Congress passed legislation this week blocking the implementation of the Obama Administration’s controversial “blacklisting” rule. Monday, the U.S. Senate passed the Congressional Review Act (CRA) resolution, which was approved by the House of Representatives last month.

Implementation of the rule, under the Fair Pay and Safe Workplaces Executive Order 13673, would have required companies seeking federal contracts to disclose past determinations and pending accusations of labor law violations. The first phase of implementation of the requirements was scheduled for October 25 for bids valuing $50 million or more. When fully put into action, subcontractors, such as glaziers bidding on jobs worth $500,000 or more, would be subject to the rule.

However, a U.S. District Court in October ruled the policy would violate federal contractors’ due process rights “by treating non-adjudicated and often nefarious and frivolous pre-adjudicated claims of violations the same as actual wrongdoing,” according to Ben Brubeck, vice president of regulatory, labor and state affairs at Associated Builders and Contractors (ABC). ABC was the center of a lawsuit fighting the regulation.

The Obama administration issued the regulations in August 2016.

“Federal contracts should deliver value for taxpayers in a way that is consistent with our nation’s values,” then-U.S. secretary of labor Thomas E. Perez said at the time. “Contractors that illegally cut corners at the expense of their workers should not benefit from taxpayer-funded federal contracts. At the same time, employers who meet their legal responsibilities should not have to compete with those who do not. The regulations and guidance … seek to ensure a level playing field for contractors and workers alike.”

This week, Congress used the CRA to nullify the rule. Under the CRA, Congress may pass a resolution of disapproval to prohibit a federal agency from implementing a rule without congressional authorization with a majority vote in both houses.

“Congress has taken an important step in removing burdensome and duplicative reporting requirements and eliminating a costly barrier to entry that would have discouraged many small contractors from bidding on government contracts,” Brubeck said in a statement. “ABC looks forward to working with the Trump administration and Congress to improve the federal government’s existing suspension and debarment system, which already requires contractors to report violations, as well as to ensure contracts are bid through a process that encourages competition from all qualified contractors while protecting the American workforce and taxpayers’ investment.”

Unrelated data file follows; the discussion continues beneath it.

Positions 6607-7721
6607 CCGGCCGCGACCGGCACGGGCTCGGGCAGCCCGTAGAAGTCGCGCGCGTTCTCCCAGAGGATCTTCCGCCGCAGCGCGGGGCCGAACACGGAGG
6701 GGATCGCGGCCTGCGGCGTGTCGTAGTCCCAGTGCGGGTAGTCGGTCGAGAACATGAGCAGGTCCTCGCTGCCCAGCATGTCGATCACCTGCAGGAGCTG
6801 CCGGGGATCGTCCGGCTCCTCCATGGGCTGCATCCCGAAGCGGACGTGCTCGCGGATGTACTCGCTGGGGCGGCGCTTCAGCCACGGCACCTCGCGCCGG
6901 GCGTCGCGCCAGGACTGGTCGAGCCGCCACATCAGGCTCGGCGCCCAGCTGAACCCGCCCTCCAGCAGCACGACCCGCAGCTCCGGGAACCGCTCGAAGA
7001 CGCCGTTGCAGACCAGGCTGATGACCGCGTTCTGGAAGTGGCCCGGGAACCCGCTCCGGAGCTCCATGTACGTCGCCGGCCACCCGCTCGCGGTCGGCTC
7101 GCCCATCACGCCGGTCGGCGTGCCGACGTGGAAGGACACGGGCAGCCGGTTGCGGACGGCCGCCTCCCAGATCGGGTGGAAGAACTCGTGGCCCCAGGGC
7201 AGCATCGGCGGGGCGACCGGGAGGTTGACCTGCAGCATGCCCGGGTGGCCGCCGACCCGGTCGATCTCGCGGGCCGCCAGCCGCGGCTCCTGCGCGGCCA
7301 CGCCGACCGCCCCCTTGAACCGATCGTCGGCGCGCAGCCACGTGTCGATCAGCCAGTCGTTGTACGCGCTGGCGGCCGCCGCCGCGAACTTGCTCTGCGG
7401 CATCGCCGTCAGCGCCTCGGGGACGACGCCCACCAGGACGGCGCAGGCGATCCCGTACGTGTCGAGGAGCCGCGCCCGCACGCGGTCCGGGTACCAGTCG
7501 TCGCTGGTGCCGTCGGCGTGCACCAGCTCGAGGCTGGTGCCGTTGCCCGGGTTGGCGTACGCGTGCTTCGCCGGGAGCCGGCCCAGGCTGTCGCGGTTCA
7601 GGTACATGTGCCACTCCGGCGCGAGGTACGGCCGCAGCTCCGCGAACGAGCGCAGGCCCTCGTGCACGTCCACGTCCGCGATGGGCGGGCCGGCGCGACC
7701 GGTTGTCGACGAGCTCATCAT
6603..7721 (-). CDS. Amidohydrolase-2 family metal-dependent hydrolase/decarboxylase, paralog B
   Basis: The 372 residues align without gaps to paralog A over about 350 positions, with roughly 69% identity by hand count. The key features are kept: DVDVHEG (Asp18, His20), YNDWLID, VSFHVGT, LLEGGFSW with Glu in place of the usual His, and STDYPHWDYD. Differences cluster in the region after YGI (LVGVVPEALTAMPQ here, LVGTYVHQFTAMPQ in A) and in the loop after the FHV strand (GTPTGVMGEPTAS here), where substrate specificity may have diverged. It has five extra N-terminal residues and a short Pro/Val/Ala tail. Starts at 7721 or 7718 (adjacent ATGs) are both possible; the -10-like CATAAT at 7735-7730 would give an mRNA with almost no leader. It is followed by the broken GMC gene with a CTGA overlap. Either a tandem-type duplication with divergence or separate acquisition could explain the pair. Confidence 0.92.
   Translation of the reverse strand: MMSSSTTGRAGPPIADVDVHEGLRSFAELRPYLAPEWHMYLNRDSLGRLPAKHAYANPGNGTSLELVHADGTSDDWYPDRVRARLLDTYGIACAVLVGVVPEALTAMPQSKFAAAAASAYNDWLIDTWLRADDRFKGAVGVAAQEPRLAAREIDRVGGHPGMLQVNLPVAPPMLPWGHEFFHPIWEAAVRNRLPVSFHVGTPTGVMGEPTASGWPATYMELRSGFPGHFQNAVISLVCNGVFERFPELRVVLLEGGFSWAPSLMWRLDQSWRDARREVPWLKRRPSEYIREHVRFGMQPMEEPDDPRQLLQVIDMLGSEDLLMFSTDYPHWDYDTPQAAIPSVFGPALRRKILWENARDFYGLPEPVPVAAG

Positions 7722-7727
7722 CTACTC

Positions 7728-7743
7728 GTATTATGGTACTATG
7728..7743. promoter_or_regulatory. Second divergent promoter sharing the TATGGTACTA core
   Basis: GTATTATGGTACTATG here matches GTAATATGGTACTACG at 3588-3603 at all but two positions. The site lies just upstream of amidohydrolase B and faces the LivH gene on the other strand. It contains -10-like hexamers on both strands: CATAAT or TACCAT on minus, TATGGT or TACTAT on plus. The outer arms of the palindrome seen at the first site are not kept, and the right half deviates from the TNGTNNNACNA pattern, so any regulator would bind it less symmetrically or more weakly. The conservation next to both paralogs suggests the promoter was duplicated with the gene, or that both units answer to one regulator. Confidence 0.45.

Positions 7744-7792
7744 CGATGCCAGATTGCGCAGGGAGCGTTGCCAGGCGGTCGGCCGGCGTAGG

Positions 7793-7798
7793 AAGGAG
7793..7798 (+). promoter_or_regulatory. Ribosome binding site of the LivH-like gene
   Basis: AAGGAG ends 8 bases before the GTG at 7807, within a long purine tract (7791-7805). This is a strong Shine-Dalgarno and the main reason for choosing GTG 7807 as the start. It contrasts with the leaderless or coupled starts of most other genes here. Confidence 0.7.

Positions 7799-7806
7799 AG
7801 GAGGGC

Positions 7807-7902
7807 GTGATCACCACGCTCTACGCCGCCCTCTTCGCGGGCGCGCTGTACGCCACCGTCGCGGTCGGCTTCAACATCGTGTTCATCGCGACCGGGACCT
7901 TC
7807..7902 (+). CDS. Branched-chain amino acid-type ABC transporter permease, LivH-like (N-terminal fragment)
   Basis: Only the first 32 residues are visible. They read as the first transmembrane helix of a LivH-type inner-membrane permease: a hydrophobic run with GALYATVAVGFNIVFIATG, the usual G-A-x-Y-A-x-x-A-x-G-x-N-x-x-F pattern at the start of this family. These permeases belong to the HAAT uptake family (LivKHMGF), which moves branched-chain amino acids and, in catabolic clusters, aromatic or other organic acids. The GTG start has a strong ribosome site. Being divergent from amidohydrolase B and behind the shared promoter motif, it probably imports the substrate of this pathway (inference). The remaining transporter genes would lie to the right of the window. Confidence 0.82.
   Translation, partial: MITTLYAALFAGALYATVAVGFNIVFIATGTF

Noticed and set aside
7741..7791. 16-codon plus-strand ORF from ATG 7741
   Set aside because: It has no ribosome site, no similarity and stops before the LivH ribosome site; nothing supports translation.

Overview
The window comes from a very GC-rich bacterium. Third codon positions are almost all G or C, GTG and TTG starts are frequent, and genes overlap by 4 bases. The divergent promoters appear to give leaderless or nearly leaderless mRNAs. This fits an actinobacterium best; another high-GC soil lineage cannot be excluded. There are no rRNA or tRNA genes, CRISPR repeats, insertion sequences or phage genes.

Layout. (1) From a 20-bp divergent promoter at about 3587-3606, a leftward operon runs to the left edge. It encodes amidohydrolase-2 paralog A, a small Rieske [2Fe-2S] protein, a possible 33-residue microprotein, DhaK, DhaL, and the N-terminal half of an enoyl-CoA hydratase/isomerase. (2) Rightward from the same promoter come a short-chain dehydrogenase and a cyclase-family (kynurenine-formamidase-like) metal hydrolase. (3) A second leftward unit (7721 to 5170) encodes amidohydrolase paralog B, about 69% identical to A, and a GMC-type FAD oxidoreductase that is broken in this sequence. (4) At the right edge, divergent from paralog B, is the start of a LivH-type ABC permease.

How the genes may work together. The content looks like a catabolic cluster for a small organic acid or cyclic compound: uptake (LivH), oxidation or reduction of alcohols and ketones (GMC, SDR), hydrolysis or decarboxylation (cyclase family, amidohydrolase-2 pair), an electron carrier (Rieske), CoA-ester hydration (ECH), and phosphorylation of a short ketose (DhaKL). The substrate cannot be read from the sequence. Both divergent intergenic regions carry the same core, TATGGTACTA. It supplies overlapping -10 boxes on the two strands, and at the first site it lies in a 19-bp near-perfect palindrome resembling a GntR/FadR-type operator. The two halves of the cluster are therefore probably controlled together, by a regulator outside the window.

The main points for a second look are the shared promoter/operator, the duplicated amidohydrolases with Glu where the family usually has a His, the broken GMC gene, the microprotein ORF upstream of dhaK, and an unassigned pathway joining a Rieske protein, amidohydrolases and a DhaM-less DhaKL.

The Associated General Contractors of America (AGC) also supports the CRA resolution. Stephen Sandherr, the association’s CEO, said Congress “wisely voted to preserve the integrity and fairness of the federal contracting process” in voting to repeal the blacklisting rule.

“This measure … would have allowed government officials to debar, or blacklist, construction companies from bidding on federal projects based on the mere allegation of labor law violations without any due process,” he said in a statement. “To be clear, there should be no place in federal contracting for unsafe or unscrupulous firms. Yet the former President’s measure did nothing to reform or improve the existing suspension and debarment process. Instead, it created a new layer of bureaucracy that would have given federal officials broad discretion to punish construction firms based on any number of unsubstantiated allegations without establishing a process for those firms to defend themselves.”

President Trump is expected to sign the bill into law.

“The bill disapproves a rule that would require federal contractors to disclose findings of non-compliance with labor laws,” a February 1 statement from the White House reads. “The rule would bog down Federal procurement with unnecessary and burdensome processes that would result in delays, and decreased competition for Federal government contracts. Rolling back this rule will also help to reduce costs in Federal procurement. The Administration is committed to reducing onerous regulatory burdens on America’s businesses and using existing authorities to continue enforcing the nation’s workplace laws.”